Knight Armor

Knight Armor

Knight Armor

The Medieval knight armor has been a vital item among warriors, and one of the most famous pieces is the suit of armor utilized by the warlike knights from the middle ages.

The knight armor offered its user adequate body protection from various weapon attacks that were utilized in battle. The parts of this knight armor included a complex and intricate series of items such as the chain mail, garments, and the iron plate.

Main Kinds of Knight Armor

During the period of the middle ages, knights commonly utilized heavy armor made from metal and there were two primary types of knight armor: the plate armor and the chain mail.

However, the most recognized and popular style of armor in the whole world is the plate armor that is connected with the knights from the late middle ages of Europe.

Listed below are the different types of knight armor that have been utilized in the past.

Chain Mail

The chain mail was a knight armor created out of thousands of interconnected metal rings that have been welded or riveted together. It is said to have been developed in Eastern Europe in the year 500 BC.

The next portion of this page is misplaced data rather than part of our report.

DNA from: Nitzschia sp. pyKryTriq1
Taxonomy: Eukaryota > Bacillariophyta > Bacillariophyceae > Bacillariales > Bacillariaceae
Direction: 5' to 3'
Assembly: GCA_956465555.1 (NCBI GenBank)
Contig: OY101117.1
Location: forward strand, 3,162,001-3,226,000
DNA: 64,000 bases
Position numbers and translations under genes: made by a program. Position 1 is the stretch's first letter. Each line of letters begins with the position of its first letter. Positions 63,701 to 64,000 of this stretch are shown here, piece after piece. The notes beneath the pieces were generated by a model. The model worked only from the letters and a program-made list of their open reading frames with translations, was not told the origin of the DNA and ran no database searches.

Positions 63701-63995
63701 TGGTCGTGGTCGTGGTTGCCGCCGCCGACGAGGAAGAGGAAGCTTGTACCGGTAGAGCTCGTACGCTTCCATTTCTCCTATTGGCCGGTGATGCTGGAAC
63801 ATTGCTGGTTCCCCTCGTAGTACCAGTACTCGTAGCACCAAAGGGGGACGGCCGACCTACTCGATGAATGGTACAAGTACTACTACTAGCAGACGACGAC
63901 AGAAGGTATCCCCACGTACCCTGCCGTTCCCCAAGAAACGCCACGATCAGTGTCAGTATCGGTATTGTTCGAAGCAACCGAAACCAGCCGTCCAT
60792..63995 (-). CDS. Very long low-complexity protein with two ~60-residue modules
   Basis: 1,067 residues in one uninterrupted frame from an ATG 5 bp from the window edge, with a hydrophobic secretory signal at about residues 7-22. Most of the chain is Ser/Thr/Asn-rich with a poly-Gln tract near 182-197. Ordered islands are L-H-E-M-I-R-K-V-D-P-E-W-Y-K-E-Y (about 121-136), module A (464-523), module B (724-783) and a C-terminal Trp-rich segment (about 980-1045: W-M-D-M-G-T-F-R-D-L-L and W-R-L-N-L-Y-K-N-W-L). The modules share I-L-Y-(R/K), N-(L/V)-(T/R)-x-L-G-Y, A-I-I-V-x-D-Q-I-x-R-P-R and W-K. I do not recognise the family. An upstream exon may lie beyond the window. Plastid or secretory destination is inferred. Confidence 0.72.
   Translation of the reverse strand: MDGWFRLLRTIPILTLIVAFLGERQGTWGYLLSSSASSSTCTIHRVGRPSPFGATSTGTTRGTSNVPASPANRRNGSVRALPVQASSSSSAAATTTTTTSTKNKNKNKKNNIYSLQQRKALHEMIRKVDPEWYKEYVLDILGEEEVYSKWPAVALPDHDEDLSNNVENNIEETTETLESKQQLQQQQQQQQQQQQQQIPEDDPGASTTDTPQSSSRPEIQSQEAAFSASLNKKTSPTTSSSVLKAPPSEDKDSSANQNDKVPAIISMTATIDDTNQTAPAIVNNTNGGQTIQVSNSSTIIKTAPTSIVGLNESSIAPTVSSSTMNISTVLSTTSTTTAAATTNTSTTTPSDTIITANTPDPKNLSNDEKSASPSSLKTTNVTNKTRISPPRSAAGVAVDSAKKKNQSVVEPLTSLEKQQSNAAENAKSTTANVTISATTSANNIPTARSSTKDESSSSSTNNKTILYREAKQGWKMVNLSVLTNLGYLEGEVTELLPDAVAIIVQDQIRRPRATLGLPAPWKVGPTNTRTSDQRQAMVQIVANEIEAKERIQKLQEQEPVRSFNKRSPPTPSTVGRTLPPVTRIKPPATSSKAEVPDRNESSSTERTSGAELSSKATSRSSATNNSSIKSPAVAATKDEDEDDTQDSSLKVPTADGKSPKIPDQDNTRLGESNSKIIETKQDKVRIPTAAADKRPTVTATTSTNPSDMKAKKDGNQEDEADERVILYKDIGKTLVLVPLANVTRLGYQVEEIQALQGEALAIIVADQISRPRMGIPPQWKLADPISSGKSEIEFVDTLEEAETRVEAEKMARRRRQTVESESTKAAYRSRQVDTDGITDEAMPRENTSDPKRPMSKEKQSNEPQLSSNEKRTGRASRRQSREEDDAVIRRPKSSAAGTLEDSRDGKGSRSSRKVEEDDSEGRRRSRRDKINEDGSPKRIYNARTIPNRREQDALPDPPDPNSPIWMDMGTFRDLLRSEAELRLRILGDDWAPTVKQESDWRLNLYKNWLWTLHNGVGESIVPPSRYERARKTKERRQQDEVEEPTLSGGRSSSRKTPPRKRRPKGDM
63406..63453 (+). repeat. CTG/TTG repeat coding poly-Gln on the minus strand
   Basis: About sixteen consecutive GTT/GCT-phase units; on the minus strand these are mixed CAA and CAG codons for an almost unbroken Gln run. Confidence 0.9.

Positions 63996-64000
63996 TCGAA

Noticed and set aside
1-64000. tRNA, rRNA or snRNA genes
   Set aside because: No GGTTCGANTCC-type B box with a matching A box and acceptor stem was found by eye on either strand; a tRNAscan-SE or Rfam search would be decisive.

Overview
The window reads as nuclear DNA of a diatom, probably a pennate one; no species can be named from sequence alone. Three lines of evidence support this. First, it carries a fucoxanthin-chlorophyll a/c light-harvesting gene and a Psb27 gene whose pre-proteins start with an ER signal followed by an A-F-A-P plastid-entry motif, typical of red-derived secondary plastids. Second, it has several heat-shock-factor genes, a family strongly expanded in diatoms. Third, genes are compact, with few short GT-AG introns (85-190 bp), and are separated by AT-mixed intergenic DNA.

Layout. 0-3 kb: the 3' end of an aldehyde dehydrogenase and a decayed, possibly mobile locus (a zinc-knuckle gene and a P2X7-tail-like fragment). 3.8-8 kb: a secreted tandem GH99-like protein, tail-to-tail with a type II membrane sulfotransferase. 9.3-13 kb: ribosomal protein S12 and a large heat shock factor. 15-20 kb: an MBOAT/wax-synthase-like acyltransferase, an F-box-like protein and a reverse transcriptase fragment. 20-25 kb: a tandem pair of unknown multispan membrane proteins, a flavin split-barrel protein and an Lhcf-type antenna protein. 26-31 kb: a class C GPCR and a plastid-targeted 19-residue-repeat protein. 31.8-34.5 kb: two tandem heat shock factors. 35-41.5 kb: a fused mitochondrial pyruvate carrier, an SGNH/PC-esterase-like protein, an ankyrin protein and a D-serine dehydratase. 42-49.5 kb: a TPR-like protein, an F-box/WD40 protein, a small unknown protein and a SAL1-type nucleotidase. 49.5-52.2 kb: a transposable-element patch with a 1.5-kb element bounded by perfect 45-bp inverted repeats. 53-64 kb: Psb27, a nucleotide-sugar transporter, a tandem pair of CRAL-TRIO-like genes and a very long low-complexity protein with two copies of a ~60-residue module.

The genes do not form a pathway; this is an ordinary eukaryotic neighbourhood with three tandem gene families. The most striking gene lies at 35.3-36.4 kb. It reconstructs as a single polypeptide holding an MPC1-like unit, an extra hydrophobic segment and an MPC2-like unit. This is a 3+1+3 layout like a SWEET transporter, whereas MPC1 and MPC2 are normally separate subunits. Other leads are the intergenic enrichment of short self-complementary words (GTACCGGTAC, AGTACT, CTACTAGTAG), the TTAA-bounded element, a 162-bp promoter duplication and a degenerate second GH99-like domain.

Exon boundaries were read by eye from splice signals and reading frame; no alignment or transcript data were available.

The chain mail armor was characterized by a hauberk (long cloak) and knights commonly utilized a finely made padded cloak just beneath the knight armor – this was necessary for the warriors to carry all the weight of the chain mail; additionally, the hauberk can weigh as heavy as thirty pounds.

The chain mail may have been an excellent protective gear that was flexible enough for better movement yet it could be pierced easily by the enemy’s sword or arrows.

At some point, knights started to set metal plates for additional protection over the vital parts of their bodies; yet soon, they were fully covered with the metal plates which soon led them to stop utilizing the chain mail all in all.

Plate Armor

By the 1400s, most warriors utilized the full plate armor since it provided the wearer better protection when on the battlefield. Although it did provide more protection to the soldier wearing it, the armor was heavier and less flexible compared to the chain mail. Full plate armor usually had a weight of about sixty pounds in total.